In 2009, Eva Carter closed her East Bay Street gallery to paint full-time at her Wadmalaw Island home. After a dozen years of making and selling art downtown, the artist was ready for a fresh perspective. With the view of the Intracoastal Waterway as her daily inspiration, Carter enjoys watching the seasons, tides, and moons change through her windows. Appropriate, considering that she says her large-scale, abstract oil paintings “deal with a connection to the environment as well as what is going on internally in our lives.”
Characterized by powerful brushstrokes, Carter’s artwork has earned her recognition as one of the state’s top abstract painters. Her pieces can be found in the permanent collections of the Gibbes Museum of Art, the Franklin G. Burroughs-Simeon B. Chapin Art Museum of Myrtle Beach, and the Reece Museum at East Tennessee State University. They also hang in hospitals, banks, and the office buildings of companies ranging from Disney World to local law firm Savage & Savage. “When people come to see us, they are pretty tense, and Eva’s work has a calming effect,” notes Andy Savage, who’s been collecting her paintings for 30 years.
To take on a piece measuring some five by six feet requires a lot of energy—both mental and physical. “If I don’t feel willing to commit, then I don’t start,” says the artist, who builds the bracing and stretches each canvas herself. “Then I sit and wait to become one with the size.” Once she begins painting, the piece evolves intuitively, and Carter has learned to listen to what the canvas tells her. “It is right more often than not,” she explains. “But following its lead can still feel a bit like jumping off a cliff.” For this passionate painter, that sense of free fall is all part of the process. “I want my art to show that there was risk involved, and that means working big and bold and using decisive brushstrokes that offer evidence of my journey through the painting.”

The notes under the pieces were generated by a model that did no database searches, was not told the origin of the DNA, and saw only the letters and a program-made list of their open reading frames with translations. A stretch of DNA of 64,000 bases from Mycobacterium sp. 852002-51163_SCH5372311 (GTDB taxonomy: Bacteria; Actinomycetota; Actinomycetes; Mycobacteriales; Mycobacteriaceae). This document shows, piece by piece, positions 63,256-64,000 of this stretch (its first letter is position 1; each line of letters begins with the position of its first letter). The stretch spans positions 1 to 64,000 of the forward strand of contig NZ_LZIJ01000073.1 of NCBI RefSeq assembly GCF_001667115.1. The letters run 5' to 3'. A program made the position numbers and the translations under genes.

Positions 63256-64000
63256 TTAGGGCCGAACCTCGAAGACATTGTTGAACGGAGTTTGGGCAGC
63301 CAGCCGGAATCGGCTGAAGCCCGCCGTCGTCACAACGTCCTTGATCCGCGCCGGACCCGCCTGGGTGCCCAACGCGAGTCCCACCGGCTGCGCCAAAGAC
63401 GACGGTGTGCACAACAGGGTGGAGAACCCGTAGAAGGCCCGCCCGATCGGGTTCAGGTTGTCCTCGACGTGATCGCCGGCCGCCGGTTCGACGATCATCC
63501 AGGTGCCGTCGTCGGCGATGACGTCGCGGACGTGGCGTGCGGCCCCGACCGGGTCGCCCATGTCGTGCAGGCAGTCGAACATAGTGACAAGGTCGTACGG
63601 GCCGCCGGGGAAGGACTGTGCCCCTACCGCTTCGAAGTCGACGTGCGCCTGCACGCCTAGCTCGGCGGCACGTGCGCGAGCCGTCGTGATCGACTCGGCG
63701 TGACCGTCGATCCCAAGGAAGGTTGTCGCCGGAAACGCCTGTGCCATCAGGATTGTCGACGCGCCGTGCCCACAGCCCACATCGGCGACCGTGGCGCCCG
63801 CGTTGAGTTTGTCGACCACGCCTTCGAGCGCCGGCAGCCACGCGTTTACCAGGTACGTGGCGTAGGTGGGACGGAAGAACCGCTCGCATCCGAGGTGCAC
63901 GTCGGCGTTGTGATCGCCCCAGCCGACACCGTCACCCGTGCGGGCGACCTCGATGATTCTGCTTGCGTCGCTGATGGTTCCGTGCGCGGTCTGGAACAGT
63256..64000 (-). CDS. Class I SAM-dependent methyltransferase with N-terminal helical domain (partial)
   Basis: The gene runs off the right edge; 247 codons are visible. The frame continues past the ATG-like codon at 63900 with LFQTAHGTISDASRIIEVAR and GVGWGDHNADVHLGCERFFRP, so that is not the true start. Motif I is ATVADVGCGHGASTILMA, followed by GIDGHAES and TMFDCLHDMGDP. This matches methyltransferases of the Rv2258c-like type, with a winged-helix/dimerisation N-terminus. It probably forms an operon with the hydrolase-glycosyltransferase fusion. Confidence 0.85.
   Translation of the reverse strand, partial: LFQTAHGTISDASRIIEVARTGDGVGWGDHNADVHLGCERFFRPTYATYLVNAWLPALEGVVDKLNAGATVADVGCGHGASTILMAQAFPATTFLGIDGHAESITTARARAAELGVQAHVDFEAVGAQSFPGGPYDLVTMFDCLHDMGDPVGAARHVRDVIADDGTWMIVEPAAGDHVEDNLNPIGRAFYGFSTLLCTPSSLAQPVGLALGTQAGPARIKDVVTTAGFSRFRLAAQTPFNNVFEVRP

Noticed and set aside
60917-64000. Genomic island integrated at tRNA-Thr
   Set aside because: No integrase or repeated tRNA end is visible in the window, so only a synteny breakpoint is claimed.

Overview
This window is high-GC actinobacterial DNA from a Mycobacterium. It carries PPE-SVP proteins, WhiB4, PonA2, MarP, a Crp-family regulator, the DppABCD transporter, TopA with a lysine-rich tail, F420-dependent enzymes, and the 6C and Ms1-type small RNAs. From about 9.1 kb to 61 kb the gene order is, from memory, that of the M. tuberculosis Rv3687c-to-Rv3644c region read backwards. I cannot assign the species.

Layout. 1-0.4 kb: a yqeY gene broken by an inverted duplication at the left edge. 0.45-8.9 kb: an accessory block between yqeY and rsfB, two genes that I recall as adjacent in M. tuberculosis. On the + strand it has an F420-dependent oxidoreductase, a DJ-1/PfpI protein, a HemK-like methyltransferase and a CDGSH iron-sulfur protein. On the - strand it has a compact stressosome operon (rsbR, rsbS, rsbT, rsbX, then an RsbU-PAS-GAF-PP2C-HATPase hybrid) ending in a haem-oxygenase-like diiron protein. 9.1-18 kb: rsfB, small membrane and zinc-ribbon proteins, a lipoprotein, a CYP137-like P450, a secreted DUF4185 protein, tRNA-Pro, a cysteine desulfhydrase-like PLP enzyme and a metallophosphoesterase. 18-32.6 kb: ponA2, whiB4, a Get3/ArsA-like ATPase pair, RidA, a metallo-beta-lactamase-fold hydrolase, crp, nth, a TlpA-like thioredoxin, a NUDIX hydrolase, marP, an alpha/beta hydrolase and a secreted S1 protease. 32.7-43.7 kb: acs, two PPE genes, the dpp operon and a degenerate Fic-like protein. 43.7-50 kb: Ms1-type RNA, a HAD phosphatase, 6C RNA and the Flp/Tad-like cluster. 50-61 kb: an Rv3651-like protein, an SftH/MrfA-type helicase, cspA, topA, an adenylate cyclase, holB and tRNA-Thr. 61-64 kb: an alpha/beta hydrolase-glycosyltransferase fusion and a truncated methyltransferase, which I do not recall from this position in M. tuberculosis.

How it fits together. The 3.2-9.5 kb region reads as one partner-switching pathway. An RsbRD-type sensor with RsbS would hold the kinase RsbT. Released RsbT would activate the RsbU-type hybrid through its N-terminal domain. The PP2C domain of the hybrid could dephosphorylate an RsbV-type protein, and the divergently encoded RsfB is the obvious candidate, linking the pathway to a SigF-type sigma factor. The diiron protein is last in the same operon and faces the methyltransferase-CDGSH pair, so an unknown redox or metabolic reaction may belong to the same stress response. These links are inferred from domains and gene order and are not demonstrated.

Carter’s lifelong journey has had a lot to do with following her art’s lead as well. Born on a farm in Tennessee, she studied art at East Tennessee State University and moved to the Isle of Palms in 1977. She explored a variety of mediums, including watercolors, before discovering that oils were the best way to express herself on large canvases. Influences such as Richard Diebenkorn, Willem de Kooning, and Franz Kline inspired her to shift from representational art to a more abstract style. “That changed my life as well as the direction of my career, but I’ve never looked back,” notes Carter. “For me, big abstract paintings are simply the most challenging and the most satisfying kind of art to create.”
A new studio on Gillon Street gives Carter a footprint back in the downtown art world as well as a convenient place to meet clients. “It allows me to have the calm beauty of Wadmalaw as well as the vibrant cultural atmosphere of the city,” she says. “I’m lucky to have it all.”